BJP Must Introspect Why They Are Losing State Elections!
Going by the latest trends in Delhi elections, BJP is on the verge of losing sixth state on the trot in last one year.
As per Election Commission of India website, the latest trend shows BJP is getting 7 seats, while AAP is poised to win 63.
Before Delhi, BJP had lost Jharkhand, Chhattisgarh, Rajasthan and Madhya Pradesh. Though BJP-Shiv Sena alliance got a comfortable majority in Maharashtra Assembly poll, the Sena severed the ties with its old ally over power-sharing issue and joined hands with Congress and National Congress Party to form the government.
The BJP had managed to save Haryana from slipping away from its hold after they forged a post-alliance with fledgling Jannayak Janata Party leader Dushyant Chautala and Independents.
The BJP leadership should brainstorm to find out the reasons for its debacle even after getting a massive mandate in 2019 general elections.
The reason is not far-fetched. The BJP leadership has been repeatedly committing mistakes in its choice of its chief ministerial candidate.
Expectedly, the party should have realised this mistake after its debacle in Jharkhand, Rajasthan and Chhattisgarh. Manoj Tiwari of the BJP, who was the preferred chief ministerial candidate, was not the first choice of voters in Delhi.
In Rajsthan and Chhattisgarh, Vasundhara Raje and Raman Singh were unpopular candidates ahead of the polls. The Sangh cadre and BJP workers were unhappy over the inaccessibility of these two leaders.
Raghubar Das, Jharkhand’s chief ministerial candidate, also suffered from the same image, which alienated both allies and leaders within the party, which was clear from the resignation of several leaders, including Sarayu Rai.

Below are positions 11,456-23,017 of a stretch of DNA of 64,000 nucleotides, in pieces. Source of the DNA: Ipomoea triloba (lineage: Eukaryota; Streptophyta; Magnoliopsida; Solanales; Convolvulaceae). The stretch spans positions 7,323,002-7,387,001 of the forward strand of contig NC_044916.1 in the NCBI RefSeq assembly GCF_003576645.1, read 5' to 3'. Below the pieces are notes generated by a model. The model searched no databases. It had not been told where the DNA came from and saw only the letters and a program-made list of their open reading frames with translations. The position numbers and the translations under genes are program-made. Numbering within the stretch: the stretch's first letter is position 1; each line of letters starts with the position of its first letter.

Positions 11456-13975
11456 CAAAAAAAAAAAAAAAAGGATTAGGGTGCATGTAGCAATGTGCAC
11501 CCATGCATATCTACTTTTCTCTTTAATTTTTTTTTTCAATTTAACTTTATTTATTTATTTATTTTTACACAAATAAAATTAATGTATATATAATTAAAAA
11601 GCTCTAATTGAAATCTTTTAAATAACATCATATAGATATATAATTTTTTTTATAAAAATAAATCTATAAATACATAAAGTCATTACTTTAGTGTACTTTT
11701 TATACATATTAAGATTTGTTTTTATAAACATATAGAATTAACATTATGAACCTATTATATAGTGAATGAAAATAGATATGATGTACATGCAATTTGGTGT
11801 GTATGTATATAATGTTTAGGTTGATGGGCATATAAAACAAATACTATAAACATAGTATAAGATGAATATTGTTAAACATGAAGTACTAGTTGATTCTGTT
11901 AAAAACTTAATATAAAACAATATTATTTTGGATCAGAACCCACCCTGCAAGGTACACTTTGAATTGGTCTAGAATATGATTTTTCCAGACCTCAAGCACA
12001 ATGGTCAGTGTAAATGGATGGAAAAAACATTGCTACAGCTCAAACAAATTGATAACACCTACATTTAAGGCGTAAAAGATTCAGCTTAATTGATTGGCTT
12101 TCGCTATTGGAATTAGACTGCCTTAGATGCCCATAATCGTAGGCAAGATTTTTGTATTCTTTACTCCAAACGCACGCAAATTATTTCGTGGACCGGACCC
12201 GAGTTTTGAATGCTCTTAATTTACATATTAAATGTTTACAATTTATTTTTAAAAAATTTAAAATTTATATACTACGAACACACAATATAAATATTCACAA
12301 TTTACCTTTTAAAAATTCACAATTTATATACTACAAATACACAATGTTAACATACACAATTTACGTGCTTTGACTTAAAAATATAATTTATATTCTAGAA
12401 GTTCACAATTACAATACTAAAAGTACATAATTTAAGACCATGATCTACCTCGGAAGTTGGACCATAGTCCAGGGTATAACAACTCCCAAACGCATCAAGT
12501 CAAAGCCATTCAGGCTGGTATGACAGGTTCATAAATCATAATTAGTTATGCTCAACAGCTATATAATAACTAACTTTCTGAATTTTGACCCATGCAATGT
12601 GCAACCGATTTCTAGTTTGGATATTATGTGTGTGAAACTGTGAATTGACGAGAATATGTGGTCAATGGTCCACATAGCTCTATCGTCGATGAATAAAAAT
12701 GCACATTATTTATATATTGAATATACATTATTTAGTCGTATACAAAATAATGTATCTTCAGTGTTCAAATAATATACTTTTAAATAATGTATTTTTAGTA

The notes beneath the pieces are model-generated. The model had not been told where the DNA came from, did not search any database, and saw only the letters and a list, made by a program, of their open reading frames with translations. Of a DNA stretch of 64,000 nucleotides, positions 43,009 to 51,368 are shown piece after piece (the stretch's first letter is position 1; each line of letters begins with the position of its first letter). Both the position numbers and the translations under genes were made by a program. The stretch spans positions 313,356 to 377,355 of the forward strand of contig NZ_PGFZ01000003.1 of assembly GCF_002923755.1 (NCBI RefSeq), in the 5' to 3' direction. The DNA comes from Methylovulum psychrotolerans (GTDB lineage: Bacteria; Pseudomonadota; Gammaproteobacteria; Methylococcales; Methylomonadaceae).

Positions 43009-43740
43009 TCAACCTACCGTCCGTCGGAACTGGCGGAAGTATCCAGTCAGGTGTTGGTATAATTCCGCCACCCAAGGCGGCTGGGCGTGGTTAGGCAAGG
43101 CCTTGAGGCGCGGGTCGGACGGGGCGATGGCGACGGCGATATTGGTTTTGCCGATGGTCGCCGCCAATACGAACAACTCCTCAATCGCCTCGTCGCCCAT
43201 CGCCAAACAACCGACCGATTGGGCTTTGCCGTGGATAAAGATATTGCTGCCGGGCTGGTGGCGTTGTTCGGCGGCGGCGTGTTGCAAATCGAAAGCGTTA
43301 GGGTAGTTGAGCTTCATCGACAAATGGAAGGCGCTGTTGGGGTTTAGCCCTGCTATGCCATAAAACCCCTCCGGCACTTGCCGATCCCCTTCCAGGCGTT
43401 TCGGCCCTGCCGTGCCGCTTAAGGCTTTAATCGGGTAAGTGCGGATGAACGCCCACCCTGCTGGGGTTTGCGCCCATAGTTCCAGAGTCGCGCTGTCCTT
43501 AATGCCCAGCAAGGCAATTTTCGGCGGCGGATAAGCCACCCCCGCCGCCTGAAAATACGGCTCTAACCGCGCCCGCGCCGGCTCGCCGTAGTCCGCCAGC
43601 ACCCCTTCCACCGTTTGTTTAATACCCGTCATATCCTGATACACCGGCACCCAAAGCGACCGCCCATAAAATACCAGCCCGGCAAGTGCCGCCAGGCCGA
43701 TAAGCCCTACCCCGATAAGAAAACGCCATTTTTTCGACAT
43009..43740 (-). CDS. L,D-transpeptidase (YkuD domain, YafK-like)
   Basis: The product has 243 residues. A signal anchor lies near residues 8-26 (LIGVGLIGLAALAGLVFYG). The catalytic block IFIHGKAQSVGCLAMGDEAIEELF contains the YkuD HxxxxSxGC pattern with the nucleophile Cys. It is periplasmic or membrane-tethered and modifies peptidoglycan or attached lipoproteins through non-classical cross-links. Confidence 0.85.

The party also lost after party’s chief whip Radhakrishna Kishore switched sides to AJSU.
Secondly, BJP leadership’s strategy of appointing chief ministers from non-dominant communities in states is not yielding results, though it is a good idea to do away with caste politics.
Tiwari is supported by BJP and has no individual standing in politics and is merely part of game plan to woo Poorvanchal voters. Better chief ministerial face, instead, would have leaders like Shazia Ilmi, Kiran Bedi, Meenakshi Lekhi and Dr Harshvardhan, who are articulate politicians.
In Haryana too, BJP fielded ML Khattar a non-Jat community, who failed to fetch votes, but managed to retain power in Haryana only by pacifying the Jat dominated JJP.
In Jharkhand, the grand alliance targeted Das for his non-tribal status. In fact, the state BJP wanted Arjun Munda to be the chief ministerial face, as he was the most important tribal leader, but the central leadership blessed the inaccessible Das with second term.
Das had failed to forge pre-poll alliance with its allies – AJSU, LJP and JDU, who are NDA partners at the centre, because of Das, who was a very unpopular leader. In 2014 Jharkhand elections, BJP had allied with the All Jharkhand Students Union (AJSU) and won 43 of 81 assembly seats, defeating the grand Congress-RJD-JDU-JMM alliance.
The message for the BJP central leadership is clear. It must field a popular leader as chief ministerial candidates, especially when the party faces assembly polls in Delhi, Bihar and West Bengal.
Moreover, Narendra Modi and Amit Shah should take feedback from local leadership. If not, the BJP will face the same fate in future state elections.